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Kathryn Williams - discussing the tracks of Relations


Compiled by: Jack Foley

IN talking about the motivations behind her covers album, Relations, singer, Kathyrn Williams states that she did it to help her fall in love with music again.

"The follow-up to Old Low Light was ready to be recorded, but I was feeling cynical and I didn’t want to take that into the studio with me," she explains.

Hence, Williams went through some of her old, favourite records, and gave them a self-satisfying makeover, taking in everything from Nirvana’s All Apologies, to Neil Young’s Birds.

And the result is actually quite surprising, especially given the fact that Williams’ vocal style is a million miles from the husky, grunge-like tones of Kurt Cobain and co.

Even she confesses, herself, that ‘some of the songs that ended up on the album came as a surprise’, but concedes that ‘songs just choose you sometimes, without any apparent reason’.

"It’s like with friends - you can’t define why your relationships work, you just connect with some people."

Here, Williams takes us through the inspirations behind some of the choices.

In A Broken Dream (David Bentley)

This was originally by Python Lee Jackson and I’d never heard it before Stephen gave me a copy of it and said why don’t you have a go at this. I listened to it and thought, ‘are you mad? This isn’t me at all." Then I played it with Dave and Laura and found it amazing that someone else knew what would suit me better than I did myself. It just seemed to work for us, straight off.

Birds (Neil Young)

Neil Young wrote this one and it’s on After The Gold Rush, which is a great album. I think he’s an amazing writer - there are loads of songs by him that would be great to do. He’s such a man’s man, but at the same time he writes with such tenderness and feeling.
I think this version is a really good example of the way I try to do things. It’s a band doing as little as possible for maximum effect. Laura’s cello part is probably a total of about six seconds long, but that’s all it needs.

Hallelujah (Leonard Cohen)

Leonard Cohen is a genius and a hero of mine. When I first started writing songs I sent him a letter and a tape. I sent it to Mount Baldy, which is a Buddhist retreat, and said if he didn’t have a stereo there he could take it to a shop! How embarrassing. I hope he never got it.
I’ve been singing this song ever since I started playing in front of other people and recorded a version of this on the mini-album I put out before Dog Leap Stairs. I did 50CDRs and painted each of the covers individually. It took me days, but I sold some and bought myself a nice bottle of wine as a treat.
This version was recorded at Regent’s Park Open Air Theatre on the hottest day of last Summer. We loved the gig and I’m so glad we recorded it. We did Hallelujah as an encore; the heat of the day had finally gone and it was as if everyone was basking in coolness. I can’t tell you how perfect that time and place were…
I’m not trained to sing at all and sometimes, when my voice comes out of me, I’m as surprised as anyone. When we finished, I opened my eyes and people were clapping and I was kind of surprised at where I was. I had been completely in the song before that. I love it when that happens.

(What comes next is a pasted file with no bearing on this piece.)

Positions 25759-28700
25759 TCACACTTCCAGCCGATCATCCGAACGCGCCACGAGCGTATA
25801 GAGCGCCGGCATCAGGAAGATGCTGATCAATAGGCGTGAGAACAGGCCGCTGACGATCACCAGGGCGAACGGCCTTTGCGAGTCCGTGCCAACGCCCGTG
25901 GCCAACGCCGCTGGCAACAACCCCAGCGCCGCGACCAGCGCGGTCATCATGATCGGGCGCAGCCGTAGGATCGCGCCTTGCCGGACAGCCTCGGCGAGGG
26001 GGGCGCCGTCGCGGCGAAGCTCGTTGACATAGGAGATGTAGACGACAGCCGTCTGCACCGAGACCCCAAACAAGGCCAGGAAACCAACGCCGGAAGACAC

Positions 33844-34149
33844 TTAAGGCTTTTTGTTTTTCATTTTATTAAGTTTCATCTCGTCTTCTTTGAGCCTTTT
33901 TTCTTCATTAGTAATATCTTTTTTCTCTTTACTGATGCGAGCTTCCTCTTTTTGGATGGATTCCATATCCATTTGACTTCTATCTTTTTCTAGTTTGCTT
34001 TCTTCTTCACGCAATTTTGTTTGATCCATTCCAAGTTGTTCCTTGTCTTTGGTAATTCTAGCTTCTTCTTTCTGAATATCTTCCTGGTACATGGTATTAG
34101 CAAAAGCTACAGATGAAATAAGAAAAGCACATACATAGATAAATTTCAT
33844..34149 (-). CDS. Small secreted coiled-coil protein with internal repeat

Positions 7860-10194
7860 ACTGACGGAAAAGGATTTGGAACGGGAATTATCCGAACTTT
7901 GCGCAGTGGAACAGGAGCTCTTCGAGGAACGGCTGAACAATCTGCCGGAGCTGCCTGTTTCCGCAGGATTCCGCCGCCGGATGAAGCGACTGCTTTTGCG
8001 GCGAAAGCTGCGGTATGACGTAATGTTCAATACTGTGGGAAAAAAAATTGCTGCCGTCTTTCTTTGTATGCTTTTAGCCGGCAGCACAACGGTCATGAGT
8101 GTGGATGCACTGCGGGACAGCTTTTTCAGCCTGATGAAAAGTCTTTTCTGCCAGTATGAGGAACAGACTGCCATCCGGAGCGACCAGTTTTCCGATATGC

The ballad of easy rider (Roger McGuinn)

This was originally recorded by The Byrds, but that’s not the version I know. Neil brought home his teenage LPs from his sister’s house and this song is on Camper Van Chadborne, by Eugene Chadbourne and Camper Van Beethoven. It’s a brilliantly chaotic and touching track on a very chaotic album.

Candy Says (Lou Reed)

I love the Velvet Underground, especially the third album. They're one of my all-time favourite bands.
I like the idea that the original is about a transsexual (I think), but when a woman sings the song it gives it a different meaning and changes it into a story about how it can feel to be a woman in the world. I love the way the chorus is both upbeat and despairing at the same time.
I wanted to do Pale Blue Eyes from the Velvet's third album, but when we tried it, it just didn't work for us. It's a perfect example of how a song can choose you, rather than the other way around.
Doing a version of someone else's song isn't always about what you like or what a certain song says about you, it can be about just happening upon a song that fits you in some way.

How Can We Hang on to a Dream (Tim Hardin)

Tim Hardin is so overlooked, but he's easily as good as, say, Tim Buckley or Nick Drake. He was an amazing writer and performer; I find the live recordings very exciting.
We were going to do a fairly straight version of this. I think the instrumentation of the original is lovely as it is, and it's a natural one for my band, but somewhere along the line it changed completely.

I Started A Joke (Gibb brothers)

I heard this somewhere and loved it, but didn't know who the original was by. I was surprised when I found out it was the Bee Gees.
It surprises me that so many people have covered it, because it's such a quirky song - it's an odd shape and strange subject matter, but it works and has touched a lot of people enough to make them want to cover it.
That's what the writers are really good at, I think, observing little thoughts or situations and translating them into something more universally understood.

All Apologies (Krt Cobain)

I already knew the song, but it would never have occurred to me to do a Nirvana song. They're very hard songs to sing because Kurt Cobain's vocals are so distinctive and unique.
Our version started out quite simple, but the song kept on demanding more. The strings are so melodramatic on this - I love them.
The original is quite snaring and angry, and I think this version's dark in its own different way. It's kind of sinister, but has a kind of lightness about it.

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